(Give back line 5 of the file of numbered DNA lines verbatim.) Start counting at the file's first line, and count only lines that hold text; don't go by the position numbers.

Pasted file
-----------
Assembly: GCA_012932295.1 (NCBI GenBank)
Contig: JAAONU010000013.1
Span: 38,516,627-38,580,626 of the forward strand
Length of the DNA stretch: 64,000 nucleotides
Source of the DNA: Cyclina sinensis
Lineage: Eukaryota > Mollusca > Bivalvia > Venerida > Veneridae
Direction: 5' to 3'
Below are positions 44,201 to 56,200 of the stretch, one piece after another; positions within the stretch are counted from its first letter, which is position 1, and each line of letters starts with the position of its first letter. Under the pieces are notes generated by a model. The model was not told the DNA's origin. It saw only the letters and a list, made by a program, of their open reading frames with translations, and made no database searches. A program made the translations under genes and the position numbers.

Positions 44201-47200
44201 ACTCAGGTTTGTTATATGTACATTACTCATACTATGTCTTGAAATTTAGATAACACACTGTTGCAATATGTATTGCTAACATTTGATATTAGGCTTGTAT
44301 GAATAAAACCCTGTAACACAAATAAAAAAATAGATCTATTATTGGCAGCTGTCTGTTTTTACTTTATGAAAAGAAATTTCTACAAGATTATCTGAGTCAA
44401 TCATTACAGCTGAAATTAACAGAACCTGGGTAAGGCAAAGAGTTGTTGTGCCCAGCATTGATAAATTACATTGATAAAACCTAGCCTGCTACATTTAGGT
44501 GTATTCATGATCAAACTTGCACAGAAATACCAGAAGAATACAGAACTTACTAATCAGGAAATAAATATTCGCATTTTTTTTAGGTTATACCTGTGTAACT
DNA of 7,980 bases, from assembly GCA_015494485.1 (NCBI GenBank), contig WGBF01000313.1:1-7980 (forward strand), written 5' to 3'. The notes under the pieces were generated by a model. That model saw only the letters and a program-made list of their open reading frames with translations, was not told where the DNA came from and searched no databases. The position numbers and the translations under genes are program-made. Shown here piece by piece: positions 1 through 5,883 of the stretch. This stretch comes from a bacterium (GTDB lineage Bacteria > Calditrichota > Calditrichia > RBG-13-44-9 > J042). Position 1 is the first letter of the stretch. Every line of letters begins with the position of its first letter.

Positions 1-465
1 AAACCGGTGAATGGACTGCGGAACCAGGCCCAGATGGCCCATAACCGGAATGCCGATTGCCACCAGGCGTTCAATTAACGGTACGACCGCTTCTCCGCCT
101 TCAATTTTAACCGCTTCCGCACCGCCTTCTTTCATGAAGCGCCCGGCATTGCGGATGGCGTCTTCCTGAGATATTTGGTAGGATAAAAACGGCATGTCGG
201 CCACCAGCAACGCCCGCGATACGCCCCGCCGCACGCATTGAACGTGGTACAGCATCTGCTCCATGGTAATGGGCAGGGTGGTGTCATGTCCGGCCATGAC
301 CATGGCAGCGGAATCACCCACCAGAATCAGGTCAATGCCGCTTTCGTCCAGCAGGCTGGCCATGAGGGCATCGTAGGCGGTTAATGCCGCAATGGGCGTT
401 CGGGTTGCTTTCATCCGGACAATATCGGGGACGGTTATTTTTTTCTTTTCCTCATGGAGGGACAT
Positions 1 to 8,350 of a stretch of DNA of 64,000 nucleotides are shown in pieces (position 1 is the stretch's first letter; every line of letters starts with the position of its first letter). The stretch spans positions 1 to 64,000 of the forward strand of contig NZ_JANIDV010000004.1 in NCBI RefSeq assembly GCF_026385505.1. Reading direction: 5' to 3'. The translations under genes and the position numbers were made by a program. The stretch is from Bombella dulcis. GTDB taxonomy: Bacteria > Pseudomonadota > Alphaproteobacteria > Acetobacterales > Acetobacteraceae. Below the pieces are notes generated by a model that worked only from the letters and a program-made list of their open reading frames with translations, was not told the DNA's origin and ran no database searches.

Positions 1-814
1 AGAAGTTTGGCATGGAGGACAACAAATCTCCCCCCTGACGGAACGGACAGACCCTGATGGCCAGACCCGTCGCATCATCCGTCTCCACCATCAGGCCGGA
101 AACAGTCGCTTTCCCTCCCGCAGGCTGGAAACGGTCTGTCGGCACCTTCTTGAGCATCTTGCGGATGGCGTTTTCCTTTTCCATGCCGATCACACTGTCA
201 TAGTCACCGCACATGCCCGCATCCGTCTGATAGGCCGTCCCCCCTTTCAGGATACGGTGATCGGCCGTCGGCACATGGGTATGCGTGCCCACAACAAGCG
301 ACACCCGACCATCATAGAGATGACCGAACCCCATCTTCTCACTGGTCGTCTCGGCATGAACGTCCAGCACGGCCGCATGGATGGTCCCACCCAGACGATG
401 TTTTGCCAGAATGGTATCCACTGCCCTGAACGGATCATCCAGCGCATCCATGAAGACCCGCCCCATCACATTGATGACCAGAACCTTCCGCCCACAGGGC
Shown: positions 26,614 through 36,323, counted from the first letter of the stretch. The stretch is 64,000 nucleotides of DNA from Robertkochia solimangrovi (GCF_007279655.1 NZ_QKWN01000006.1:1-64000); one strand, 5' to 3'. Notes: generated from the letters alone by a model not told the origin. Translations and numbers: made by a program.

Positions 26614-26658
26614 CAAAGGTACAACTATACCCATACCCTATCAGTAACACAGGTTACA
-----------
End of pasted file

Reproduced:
Source of the DNA: Cyclina sinensis